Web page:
Mount Kimbie Bring Their Exploratory Electronica to Headrow House

‘Post Dubstep Pioneers’ Mount Kimbie may have been about since 2008, but the passing of a decade certainly hasn’t dampened their ability to create confident, bubbling and technically brilliant music. Whilst their early work leaned heavily on the UK dubstep scene, they quickly became known for their own brand of exploratory electronica which moved away from the heavy bass usually associated with dubstep. Their lighter, more ambient style has attracted a cult of enthusiastic fans who have embraced this new, more ambiguous era of electronica defined by found sounds and atmospheric haziness- but still with the sparse, syncopated rhythmic patters of dubstep. 

Support Pepe provided a rousing opening set from 11-1, at which point you half expected Mount Kimbie to rise from behind the decks in some sort of dramatic cloud of smoke. However, the transition from support to headliner occurred without it even being clear that it had in fact happened- Pepe’s set seemed to drift into Mount Kimbie’s with an unexpected air of blasé-ness. Perhaps it was the fact that Mount Kimbie didn’t even come on until 1, but the crowd did little more than some infrequent head bobbing and bouncing on the spot when they eventually graced the Headrow stage with their presence. By the time the set was drawing to a close, an awkward drawn out space had elongated at the back of the venue, with the fans who made it till the end of the 4am set squashing awkwardly towards the deck for fear of having to stand in the blackness of the open dancefloor.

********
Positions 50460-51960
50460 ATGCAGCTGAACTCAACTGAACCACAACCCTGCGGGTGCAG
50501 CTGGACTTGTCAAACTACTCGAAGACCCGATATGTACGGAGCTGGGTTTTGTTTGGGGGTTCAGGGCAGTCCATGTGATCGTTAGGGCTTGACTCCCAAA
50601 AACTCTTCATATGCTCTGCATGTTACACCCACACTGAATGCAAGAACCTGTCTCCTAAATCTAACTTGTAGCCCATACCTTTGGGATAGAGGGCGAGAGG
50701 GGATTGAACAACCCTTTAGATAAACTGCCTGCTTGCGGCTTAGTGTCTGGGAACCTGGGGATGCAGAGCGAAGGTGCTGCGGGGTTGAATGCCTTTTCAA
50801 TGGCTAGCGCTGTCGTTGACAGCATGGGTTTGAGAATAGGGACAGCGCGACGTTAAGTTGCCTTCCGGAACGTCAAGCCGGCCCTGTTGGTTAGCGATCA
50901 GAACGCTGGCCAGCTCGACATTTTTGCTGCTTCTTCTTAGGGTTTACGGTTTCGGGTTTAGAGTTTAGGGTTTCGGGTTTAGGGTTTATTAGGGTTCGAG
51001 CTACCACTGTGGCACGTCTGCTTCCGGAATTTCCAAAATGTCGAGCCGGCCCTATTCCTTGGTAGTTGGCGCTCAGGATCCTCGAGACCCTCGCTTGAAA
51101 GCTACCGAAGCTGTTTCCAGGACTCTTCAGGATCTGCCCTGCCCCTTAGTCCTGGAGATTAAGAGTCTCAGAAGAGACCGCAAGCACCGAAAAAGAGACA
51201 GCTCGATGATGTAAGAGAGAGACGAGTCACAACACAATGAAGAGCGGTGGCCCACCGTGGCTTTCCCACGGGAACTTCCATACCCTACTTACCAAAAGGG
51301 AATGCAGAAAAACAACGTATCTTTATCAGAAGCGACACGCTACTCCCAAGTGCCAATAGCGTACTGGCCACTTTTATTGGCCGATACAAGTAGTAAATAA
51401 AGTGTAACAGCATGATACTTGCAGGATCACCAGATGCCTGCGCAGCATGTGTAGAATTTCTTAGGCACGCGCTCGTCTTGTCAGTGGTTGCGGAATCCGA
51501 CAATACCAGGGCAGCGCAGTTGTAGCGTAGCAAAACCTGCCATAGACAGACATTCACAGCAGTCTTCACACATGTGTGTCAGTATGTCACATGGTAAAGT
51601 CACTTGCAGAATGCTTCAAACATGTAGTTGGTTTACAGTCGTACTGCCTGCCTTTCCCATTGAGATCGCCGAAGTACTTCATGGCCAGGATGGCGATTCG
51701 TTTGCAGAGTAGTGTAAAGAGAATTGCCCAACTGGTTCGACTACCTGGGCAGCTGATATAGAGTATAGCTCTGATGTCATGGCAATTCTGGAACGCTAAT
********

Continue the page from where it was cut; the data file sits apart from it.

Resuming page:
The absence of vocalists such as King Krule and James Blake was painfully apparent during the set, with key fan favourite tracks such as blue train lines and we go home together missing from the lineup; whilst you want producers to experiment at live shows and can’t expect them to simply play the songs they’ve already developed, many fans will have left disappointed having only really heard made to stray for their £11 worth. Despite the sense that there was some sort of magic missing, its undoubtable that the set was still enjoyable- it’s even harder to place what it really is that Mount Kimbie did wrong. Maybe they should bring King Krule along for a guest slot.